Assess Improvement of Balancing Covariates by Propensity Score approach using Generalized Boosted Model (GBM) and Application Based on National Cancer Database Open Access

Song, Haocan (Spring 2018)

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Background: Observational study is one of the most commonly used study designs in many

medical research, but they have a major limitation of getting vulnerable to selection bias to

make valid causal inference. Propensity score (PS) matching and weighting are popular

methods that can be applied to reduce the bias and estimating causal effects in observational

studies. In this work, we focused on General Boosted Method (GBM), a tree-based approach

to obtain more accurate estimated PS score without specifying the form of prediction

function, and we further compared its performance in terms of covariate balancing with the

conventional model-based approach, such as logistic regression.

Method and Study Design: In this study, we tested 3 alternative methods for propensity

score (PS) estimation: main-effect logistic regression model (model 1: LOGREG),

comprehensive logistic regression model with all two-way interactions and polynomial terms

(model 2: LOGREG(INT)), and GBM (model 3). Implemented these algorithms for an

application based on prostate cancer from NCDB dataset, where we aimed to conduct an

effect comparison of overall survival between proton radiation therapy and conventional xray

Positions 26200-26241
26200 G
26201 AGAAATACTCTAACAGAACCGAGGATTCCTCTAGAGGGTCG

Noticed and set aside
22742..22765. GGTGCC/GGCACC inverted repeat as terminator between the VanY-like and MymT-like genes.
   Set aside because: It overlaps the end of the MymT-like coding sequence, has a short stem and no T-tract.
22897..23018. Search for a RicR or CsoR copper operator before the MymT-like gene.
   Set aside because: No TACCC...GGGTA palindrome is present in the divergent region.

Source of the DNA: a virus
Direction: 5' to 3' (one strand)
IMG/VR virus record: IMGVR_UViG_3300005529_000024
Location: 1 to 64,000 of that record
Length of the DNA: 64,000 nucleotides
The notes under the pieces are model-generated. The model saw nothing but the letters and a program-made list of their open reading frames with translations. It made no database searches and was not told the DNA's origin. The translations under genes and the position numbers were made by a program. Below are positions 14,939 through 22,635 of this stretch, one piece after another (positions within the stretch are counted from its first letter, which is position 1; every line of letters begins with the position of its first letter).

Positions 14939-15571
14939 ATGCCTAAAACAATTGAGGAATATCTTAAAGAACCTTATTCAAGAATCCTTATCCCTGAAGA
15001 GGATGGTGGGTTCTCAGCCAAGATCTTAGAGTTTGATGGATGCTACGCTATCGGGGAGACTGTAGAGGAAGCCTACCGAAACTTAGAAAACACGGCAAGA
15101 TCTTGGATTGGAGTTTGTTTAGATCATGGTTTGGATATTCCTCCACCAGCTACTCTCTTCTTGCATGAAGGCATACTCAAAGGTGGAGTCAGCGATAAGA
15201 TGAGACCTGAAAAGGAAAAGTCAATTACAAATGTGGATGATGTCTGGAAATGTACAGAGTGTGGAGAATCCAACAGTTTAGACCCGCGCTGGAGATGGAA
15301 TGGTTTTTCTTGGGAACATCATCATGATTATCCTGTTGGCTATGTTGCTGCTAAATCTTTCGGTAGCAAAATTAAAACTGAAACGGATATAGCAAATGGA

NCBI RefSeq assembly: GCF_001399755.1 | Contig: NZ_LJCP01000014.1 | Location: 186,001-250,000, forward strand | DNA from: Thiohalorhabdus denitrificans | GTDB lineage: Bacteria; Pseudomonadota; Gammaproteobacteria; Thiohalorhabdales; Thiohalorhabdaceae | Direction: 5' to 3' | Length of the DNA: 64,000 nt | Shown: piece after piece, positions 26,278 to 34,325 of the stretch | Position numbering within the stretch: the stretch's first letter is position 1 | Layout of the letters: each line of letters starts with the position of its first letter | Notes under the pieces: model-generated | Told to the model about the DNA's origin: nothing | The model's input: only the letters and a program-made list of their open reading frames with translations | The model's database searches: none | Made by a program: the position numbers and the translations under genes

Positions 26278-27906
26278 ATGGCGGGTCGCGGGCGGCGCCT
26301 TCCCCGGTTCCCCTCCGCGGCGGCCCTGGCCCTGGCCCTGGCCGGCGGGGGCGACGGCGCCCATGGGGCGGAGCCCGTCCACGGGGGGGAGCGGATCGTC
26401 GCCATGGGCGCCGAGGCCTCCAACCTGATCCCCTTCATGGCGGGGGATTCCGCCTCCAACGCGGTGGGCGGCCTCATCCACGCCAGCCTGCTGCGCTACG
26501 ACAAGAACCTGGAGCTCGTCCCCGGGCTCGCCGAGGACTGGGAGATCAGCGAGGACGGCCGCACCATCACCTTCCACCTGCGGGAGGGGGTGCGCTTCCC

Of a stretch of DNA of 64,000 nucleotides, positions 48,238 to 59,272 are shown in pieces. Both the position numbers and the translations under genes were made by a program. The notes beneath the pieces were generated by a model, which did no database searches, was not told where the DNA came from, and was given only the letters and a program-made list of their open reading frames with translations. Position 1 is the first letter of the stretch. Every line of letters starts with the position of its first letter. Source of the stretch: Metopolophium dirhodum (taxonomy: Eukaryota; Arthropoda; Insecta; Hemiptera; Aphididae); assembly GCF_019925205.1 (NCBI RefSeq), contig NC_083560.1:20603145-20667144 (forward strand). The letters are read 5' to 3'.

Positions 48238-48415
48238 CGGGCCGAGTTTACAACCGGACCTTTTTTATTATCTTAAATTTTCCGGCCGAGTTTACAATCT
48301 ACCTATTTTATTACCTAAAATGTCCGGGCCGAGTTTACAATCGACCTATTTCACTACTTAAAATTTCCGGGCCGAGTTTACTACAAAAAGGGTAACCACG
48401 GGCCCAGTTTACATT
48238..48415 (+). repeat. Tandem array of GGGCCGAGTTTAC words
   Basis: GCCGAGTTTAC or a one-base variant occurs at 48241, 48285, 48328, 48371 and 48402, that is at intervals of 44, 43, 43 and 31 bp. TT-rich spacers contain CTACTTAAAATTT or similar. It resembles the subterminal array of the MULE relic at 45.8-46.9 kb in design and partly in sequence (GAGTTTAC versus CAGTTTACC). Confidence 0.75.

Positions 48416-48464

based radiation therapy. Matching was performed to eliminate confounding effect via

PSM with caliper and different matching ratio up to 1:5. Balance was evaluated before and

after matching by standardized difference. The proportional hazard model was carried out to

estimate the hazard ratio of proton therapy with 95% confidence interval in the matched


Conclusion: The study reveals that covariate balancing can be improved by a more accurate

PS estimation model through GBM or comprehensive logistic regression, and both

approaches should be encouraged in the practice. In case study, we also found that proton

radiation therapy hold an improved clinical benefit for prostate cancer patients for long-term



Table of Contents



1.1 Observational Study

1.2 Propensity Score

1.3 Variable Selection for the Propensity Score Model

1.4 Propensity Score Calculation

  1.4.1 Main-effect Logistic Regression Model (LOGREG)

  1.4.2 Comprehensive Logistic Regression Model with all Two-way Interactions and Polynomial Terms (LOGREG(INT))

  1.4.3 Generalized Boosted Models (GBM)

1.5 Propensity Score Matching

  1.5.1 Greedy Matching

  1.5.2 1-1 to 1-N Caliper Matching

1.6 Treatment Effect

  1.6.1 Average Treatment Effect (ATE):

  1.6.2 Average Treatment Effect Among the Treated (ATT):

1.7 Checking balance on the covariates before and after matching



2.1 Study Objective

2.2 NCDB database

2.3 Define study population

2.4 Select the covariates

2.5 Statistical methods



3.1 Patients characteristics

3.2 Estimating propensity scores

3.3 PS Matching

3.4 Checking balance on the covariates before and after matching

3.4.1 Greedy Matching

3.4.2 1-1 to 1-N Caliper Matching








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